« PreviousContinue »
SEVERAL persons requested I would give a history of the London riots: I promised to undertake the talk, and in consequence began to digest my materials. I afterwards reflected, that the duty of the historian, bound him to arraign at the impartial tribunal of truth, both men and actions; unmask the leading characters; examine into their motives; lay open the hidden springs of proceedings, whether worthy of applause, or deserving to be doomed to censure; embellisti his narrative with suitable reflections; and, by spreading the wide theatre, without respect to time or persons, inform the living, and become the monitor of the unborn. I afterwards considered my own state, exposed, in consequence of the penal laws, to the insult of every ruffian; and, comparing the defenceless situation of the priest with the duty of the historian, I dropped the attempt.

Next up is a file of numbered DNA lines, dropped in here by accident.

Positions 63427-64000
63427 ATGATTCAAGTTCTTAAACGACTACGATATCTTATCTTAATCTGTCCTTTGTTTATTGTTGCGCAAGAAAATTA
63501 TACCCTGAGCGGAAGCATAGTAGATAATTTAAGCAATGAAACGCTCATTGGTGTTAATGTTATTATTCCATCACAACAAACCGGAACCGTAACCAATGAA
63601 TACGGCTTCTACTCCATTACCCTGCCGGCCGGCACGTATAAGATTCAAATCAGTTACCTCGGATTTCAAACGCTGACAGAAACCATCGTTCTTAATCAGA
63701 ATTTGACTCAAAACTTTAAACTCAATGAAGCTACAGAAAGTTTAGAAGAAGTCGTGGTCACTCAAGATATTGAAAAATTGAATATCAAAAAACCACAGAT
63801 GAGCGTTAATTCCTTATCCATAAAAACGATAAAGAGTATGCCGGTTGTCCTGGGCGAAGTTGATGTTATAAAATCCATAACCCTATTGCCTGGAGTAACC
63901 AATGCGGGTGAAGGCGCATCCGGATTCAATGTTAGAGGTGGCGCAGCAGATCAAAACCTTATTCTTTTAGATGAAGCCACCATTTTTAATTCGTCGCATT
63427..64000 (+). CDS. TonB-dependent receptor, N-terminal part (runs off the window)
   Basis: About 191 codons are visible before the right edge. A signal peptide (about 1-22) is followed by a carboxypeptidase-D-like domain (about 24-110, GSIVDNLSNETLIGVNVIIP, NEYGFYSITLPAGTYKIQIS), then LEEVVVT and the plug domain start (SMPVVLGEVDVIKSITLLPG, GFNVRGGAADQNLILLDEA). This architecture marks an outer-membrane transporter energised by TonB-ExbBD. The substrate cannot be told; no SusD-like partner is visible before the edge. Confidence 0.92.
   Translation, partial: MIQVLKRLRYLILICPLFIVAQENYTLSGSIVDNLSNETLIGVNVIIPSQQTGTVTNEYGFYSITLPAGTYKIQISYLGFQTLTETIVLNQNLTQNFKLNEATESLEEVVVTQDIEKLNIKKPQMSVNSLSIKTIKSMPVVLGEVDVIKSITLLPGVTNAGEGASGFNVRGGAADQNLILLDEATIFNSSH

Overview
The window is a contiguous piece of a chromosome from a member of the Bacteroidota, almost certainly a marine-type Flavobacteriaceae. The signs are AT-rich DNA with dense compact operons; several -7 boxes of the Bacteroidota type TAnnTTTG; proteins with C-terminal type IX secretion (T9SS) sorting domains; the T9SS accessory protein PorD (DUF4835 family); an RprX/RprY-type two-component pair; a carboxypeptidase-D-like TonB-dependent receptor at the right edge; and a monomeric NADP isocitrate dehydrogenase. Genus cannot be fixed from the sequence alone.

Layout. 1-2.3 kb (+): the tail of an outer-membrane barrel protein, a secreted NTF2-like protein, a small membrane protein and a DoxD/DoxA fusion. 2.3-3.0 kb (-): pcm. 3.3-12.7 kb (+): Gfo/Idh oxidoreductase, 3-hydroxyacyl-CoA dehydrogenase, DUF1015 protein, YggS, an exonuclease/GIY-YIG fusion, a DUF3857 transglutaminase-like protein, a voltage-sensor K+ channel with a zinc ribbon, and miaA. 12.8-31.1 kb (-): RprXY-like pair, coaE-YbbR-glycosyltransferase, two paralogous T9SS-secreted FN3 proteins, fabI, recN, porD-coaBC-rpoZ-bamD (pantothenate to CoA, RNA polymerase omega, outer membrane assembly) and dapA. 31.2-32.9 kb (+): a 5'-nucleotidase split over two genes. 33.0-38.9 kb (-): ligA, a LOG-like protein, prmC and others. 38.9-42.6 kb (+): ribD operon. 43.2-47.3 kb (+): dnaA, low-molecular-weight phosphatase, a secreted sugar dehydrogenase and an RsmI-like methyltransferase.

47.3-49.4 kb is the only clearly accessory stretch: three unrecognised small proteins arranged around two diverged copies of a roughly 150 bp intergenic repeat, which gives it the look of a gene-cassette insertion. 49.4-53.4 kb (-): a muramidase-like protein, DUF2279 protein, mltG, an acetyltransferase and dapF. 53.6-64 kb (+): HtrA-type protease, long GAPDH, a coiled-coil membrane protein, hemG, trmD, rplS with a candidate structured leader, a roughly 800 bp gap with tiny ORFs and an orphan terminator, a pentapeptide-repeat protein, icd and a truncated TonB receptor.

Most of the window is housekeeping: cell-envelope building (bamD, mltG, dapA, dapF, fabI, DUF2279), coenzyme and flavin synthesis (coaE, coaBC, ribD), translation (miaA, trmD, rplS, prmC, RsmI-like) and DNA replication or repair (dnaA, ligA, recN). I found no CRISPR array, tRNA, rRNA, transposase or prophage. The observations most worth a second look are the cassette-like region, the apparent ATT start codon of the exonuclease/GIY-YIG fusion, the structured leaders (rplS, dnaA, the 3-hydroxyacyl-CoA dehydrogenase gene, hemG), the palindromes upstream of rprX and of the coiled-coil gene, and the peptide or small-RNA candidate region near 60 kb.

No person is obliged to write a history; but when he writes it he must tell the truth: and when we tell the truth in talking of the living, it is hard to avoid giving offence.
If my correspondents be not satisfied with this apology, let them point out a method whereby I can remove the difficulty, and I shall publish a history of the riots, in London itself, with my name to it: for I disclaim anonymous productions.